Legless Mystery Man Took Secret to Grave
By Joe LeBlanc
Aerial view of St. Mary’s Bay as far as Meteghan Centre, with Meteghan in the foreground (Nova Scotia, Canada), D.B. Field, Centre Acadien, Université Sainte-Anne Coll. 3, Série A #43, Div. 4
On a summer morning in 1854, a Sandy Cove, Digby Neck, fisherman named Albright was wandering along the beach on the Bay of Fundy side of the “Neck” when he ran across a man around which local history now records one of the greatest mysteries ever encountered on these shores.
The man in question, later to be known only as Jerome, was either unable or unwilling to speak. Both his legs had been recently amputated, and examination showed they were freshly healed. How he had gotten there has never to this day been definitely established, but residents of that shore recalled having seen a foreign rigged ship cruising up and down the coast line for a couple of days previous to that, and so the natural presumption was that the mysterious stranger had been deposited from that vessel during the night and left to the mercy of local inhabitants.
In Navy Uniform
Naturally, the unexpected newcomer was assisted immediately and taken to a local home, that of a Mr. Gidney, who resided in Mink Cove. It was noted that the stranger, obviously a gentleman, was dressed in the very finest of navy blue serge, apparently a naval uniform, all the buttons, badges and other decorations, if any, had been meticulously taken off, leaving no identification of any kind.
Some time later he was taken across St. Mary’s Bat to the village of Meteghan where there lived a Corsican who spoke several languages. This man, known as Nicholas, was said to have been a deserter from the Napoleon army and had been living in Meteghan for some time. Try as he might, the Corsican was unable to make the stranger converse with him in any of the tongues with which he was familiar. However, when asked his name he did utter some sounds which made those listening believe that his name might be Jerome. At least it sounded like that and so the name Jerome stuck for the rest of his life.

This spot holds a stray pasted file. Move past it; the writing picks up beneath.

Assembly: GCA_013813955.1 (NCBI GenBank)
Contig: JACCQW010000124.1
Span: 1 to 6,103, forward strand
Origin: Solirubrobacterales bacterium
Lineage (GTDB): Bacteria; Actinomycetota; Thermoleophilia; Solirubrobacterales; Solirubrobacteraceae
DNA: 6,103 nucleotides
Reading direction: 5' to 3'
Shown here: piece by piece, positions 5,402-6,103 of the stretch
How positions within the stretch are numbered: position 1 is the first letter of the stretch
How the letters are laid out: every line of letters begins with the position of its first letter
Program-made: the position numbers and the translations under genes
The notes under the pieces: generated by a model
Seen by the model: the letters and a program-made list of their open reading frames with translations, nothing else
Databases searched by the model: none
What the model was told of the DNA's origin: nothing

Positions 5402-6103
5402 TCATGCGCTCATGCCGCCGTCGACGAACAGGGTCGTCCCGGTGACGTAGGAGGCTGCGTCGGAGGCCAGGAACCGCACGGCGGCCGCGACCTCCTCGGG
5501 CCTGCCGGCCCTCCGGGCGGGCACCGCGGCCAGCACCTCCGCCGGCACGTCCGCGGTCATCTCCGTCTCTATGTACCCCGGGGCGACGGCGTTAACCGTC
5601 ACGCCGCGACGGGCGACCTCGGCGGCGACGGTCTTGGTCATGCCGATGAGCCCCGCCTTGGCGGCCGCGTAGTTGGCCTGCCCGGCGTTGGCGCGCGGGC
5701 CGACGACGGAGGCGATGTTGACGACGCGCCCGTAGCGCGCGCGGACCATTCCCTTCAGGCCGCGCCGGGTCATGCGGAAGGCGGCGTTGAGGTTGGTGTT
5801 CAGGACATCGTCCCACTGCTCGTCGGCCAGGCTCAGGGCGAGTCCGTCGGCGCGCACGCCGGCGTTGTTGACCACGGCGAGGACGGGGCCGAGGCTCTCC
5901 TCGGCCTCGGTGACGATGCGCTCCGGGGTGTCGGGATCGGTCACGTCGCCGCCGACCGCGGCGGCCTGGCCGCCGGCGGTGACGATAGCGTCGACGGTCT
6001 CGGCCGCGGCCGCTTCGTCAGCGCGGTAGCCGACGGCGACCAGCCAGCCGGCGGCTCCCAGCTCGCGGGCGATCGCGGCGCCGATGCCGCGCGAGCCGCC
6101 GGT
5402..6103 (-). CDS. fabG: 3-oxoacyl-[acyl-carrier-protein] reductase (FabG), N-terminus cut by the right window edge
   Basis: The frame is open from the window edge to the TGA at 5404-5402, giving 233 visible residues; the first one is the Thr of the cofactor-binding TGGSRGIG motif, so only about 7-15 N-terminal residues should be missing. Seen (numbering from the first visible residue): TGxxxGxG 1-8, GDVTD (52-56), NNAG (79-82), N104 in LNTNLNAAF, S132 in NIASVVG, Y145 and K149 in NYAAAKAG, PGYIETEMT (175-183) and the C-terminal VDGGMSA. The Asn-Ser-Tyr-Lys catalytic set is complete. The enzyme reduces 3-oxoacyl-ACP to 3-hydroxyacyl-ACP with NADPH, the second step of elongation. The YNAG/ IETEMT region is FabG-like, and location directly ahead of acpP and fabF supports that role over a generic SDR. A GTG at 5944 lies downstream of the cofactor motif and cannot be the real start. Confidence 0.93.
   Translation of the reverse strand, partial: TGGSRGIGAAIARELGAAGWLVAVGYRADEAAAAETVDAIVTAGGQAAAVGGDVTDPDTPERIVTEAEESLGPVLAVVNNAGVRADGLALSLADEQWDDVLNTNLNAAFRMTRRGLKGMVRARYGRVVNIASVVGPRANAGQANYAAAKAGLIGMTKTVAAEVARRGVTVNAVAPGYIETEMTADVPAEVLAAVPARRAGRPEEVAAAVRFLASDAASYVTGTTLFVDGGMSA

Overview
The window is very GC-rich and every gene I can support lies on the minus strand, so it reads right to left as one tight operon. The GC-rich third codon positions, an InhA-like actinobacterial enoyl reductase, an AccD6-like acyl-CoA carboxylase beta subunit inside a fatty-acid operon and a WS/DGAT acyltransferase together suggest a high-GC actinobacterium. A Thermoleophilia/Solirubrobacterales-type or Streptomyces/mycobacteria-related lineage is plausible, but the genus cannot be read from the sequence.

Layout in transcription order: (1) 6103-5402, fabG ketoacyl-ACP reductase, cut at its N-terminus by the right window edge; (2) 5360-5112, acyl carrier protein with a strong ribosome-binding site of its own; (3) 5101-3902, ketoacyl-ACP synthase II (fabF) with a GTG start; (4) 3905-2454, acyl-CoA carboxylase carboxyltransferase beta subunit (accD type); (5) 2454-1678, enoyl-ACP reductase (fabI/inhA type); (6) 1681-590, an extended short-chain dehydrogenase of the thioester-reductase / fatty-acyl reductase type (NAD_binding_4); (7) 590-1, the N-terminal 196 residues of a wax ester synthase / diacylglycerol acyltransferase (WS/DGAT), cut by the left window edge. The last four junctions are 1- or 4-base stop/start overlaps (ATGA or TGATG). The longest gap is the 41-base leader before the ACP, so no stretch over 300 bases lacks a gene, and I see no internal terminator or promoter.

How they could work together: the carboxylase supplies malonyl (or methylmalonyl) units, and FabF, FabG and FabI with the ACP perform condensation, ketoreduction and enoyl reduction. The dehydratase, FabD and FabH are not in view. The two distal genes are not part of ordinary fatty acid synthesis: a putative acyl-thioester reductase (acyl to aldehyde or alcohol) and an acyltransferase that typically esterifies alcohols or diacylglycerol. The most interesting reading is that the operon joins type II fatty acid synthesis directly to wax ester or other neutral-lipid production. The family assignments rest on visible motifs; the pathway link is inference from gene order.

While he wasn’t able to make him speak, Nicholas found out Jerome knew several languages, by watching his expression when he unexpectedly would try out various tongues.
From Meteghan he was taken to St. Alphonse, a neighboring village, where he stayed with the family of William Comeau for the rest of his life. Although he wouldn’t, or couldn’t speak, his actions and quick reactions told his benefactors that he was a very intelligent man, and probably a descendant of some noble foreign family. When first found he was apparently in his middle twenties, good looking, with a fine and robust build. From the time he arrived here until he died, he had spent 54 years on the St. Mary’s Bay shore and only twice had he spoken and then only one word at a time. Or at least, that was what his interrogators understood.
Once, when asked where he came from for the umpteenth time, he answered “Trieste,” and another time when asked what the name of his ship was, he said “Colombo”. But no reason or answer was ever found for his predicament. He did not want sympathy, and on occasions would go into towering rages and remain in those for days at a time. People he did not like he’d scare away by growling like a dog. However, he showed he was fond of children, and he exhibited an obvious love for music.
The appearance of two women to see Jerome one day caused a flurry of excitement, as it was felt that maybe now some identification might be possible. However, while the two visitors and Jerome were closeted behind closed doors, and the latter had apparently joined in the conversation, the strangers left and the nature of their visit left with them. He was just as uncommunicative after they were gone as before they came. It was said that one of the ladies was his sister but this was never verified.
Jerome died in 1908 and was buried in Meteghan, carrying his mystery with him to the grave.